Damaging a telephone line or mechanical equipment connected to the line (Pen. Code, § 591) is a general intent crime and therefore a voluntary intoxication jury instruction is not proper. Quarles got into a physical fight with his elderly father. When his mother attempted to call 911, Quarles pushed her, yanked the phone away, and then threw the phone causing the batteries to eject and the call to disconnect. Quarles was found guilty of damaging a phone line, misdemeanor battery on an elder, and elder abuse. At trial, Quarles requested a voluntary intoxication instruction as to the section 591 count, and the prosecution objected. The trial court refused the instruction. On appeal, Quarles argued section 591 is a specific intent crime and the trial court erred in refusing to give a voluntary intoxication instruction. Held: Affirmed. Evidence of voluntary intoxication is admissible on the issue of whether or not the defendant actually formed a required specific intent, but is inadmissible to negate general criminal intent. Section 591 makes it a crime to “unlawfully and maliciously” take down, remove, cut, destroy, or obstruct a telephone line. The Court of Appeal here primarily relied upon People v. Moore (2018) 19 Cal.App.5th 889, which held vandalism (Pen. Code, § 594, subd. (a)), is not a specific intent crime and there was no error in refusing to give a voluntary intoxication instruction. Similar to the vandalism statute, neither the term “maliciously” nor any other word in section 591 requires a specific intent or mental state. The trial court did not err in rejecting the voluntary intoxication instruction.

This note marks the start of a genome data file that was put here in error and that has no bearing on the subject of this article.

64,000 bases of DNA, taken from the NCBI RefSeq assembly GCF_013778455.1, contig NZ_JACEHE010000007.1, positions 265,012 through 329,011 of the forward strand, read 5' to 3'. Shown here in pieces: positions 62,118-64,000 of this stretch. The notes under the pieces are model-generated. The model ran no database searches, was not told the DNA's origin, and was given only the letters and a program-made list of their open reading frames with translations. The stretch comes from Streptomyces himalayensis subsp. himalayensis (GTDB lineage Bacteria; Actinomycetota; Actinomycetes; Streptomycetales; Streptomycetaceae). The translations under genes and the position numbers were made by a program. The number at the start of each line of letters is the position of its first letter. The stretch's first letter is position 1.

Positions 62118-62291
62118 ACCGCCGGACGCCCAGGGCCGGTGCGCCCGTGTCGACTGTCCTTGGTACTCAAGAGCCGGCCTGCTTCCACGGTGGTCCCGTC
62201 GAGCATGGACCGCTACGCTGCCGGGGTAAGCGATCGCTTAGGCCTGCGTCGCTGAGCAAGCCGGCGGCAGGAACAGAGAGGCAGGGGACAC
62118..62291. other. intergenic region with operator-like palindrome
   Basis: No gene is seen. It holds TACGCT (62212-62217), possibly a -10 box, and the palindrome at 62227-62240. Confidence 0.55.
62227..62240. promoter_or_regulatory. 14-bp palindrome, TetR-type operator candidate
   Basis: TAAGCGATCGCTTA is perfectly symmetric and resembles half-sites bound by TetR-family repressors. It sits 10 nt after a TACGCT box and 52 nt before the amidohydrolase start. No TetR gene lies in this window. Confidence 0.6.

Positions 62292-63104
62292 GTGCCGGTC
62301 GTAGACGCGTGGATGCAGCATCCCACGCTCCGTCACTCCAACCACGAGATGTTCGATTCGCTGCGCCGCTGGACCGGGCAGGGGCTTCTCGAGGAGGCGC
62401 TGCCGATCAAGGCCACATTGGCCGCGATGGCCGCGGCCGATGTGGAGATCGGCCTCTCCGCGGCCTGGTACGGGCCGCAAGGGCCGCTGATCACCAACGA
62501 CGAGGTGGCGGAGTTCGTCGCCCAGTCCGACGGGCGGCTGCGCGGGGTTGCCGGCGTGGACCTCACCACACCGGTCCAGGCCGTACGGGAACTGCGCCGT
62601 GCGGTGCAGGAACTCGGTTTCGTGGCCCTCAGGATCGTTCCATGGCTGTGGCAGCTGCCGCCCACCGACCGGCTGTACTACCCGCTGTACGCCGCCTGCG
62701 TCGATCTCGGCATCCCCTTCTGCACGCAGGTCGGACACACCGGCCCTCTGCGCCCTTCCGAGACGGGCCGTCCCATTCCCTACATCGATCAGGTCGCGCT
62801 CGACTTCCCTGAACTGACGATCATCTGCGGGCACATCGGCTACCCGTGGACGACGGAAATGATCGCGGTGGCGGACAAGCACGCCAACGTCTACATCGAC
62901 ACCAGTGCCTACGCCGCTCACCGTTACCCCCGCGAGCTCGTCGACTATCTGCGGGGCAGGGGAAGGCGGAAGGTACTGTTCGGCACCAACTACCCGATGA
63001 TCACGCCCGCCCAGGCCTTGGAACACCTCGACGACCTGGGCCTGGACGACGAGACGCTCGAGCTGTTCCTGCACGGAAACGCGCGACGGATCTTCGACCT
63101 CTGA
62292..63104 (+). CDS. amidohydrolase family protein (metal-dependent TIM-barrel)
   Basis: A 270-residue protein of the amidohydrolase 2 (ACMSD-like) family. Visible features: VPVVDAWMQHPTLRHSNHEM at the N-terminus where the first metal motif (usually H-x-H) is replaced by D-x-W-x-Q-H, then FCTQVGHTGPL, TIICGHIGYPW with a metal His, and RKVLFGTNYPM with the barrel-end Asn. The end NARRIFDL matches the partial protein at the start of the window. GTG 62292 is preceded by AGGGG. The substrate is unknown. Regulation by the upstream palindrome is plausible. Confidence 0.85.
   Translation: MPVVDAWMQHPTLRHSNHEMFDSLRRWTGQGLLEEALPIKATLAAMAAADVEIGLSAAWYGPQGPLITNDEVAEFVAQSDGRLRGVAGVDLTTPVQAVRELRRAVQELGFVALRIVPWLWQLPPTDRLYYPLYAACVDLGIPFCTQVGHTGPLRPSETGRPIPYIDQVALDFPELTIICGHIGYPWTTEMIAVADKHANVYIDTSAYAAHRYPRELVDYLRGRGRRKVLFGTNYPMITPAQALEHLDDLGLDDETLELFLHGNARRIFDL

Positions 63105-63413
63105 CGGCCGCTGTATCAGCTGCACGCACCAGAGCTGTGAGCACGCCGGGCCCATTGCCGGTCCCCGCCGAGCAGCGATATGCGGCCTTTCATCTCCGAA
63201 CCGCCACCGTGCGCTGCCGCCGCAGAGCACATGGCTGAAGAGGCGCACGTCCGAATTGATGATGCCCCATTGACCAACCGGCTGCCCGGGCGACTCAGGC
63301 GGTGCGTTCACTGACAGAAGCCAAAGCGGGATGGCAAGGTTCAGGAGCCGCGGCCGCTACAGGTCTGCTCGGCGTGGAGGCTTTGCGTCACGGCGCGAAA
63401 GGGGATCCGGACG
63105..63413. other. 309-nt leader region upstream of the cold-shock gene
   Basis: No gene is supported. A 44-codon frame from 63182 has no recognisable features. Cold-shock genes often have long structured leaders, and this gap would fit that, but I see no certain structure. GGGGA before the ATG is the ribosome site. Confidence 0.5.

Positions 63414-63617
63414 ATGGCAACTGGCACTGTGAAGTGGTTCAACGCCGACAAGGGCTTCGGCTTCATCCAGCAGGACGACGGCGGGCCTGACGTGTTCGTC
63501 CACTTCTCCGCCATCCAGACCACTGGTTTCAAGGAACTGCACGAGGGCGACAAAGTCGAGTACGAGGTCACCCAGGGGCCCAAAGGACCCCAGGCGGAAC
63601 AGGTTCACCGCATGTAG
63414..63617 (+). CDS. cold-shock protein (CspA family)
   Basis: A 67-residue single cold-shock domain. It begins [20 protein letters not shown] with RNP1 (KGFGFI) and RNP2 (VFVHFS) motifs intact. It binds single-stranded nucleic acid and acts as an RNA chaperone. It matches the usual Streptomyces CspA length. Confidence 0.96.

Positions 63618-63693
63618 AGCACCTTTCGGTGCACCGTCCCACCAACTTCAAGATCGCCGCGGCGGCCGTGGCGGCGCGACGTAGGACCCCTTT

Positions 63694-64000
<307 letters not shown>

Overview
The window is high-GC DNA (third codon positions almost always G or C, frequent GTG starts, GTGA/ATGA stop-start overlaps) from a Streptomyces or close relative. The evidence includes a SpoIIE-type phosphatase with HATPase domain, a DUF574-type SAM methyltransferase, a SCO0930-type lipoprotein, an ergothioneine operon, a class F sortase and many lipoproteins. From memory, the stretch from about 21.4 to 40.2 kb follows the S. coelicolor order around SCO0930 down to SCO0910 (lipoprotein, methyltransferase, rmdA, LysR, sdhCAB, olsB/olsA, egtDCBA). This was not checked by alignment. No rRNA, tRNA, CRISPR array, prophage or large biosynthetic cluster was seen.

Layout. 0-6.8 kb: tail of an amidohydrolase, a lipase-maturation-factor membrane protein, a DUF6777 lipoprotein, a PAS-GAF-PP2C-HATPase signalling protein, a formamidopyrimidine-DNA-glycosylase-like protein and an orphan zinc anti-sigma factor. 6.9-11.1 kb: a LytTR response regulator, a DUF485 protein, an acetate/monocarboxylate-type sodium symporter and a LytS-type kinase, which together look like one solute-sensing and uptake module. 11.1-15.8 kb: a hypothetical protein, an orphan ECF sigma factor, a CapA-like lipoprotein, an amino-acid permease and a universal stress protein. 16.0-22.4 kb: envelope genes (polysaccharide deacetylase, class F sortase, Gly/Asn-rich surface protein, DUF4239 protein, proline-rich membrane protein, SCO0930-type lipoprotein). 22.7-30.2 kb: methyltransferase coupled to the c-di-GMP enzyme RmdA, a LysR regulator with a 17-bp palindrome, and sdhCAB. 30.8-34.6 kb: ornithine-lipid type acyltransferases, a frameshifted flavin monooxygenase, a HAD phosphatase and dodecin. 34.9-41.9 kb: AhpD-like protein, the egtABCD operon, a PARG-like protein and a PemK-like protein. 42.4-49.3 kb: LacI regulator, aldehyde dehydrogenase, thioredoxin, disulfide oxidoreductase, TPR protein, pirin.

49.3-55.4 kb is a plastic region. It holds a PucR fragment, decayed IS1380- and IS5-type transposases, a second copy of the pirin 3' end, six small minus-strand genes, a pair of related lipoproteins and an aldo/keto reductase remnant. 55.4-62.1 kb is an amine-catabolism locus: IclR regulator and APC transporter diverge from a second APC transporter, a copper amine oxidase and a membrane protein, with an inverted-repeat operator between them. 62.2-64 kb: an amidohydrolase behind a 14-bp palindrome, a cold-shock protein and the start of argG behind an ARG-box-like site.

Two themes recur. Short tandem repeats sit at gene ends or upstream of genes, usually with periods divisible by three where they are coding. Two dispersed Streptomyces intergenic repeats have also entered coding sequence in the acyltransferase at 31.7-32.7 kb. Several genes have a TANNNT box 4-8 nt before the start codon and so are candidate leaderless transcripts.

The full opinion is available on the court’s website here: http://www.courts.ca.gov/opinions/documents/A152282.PDF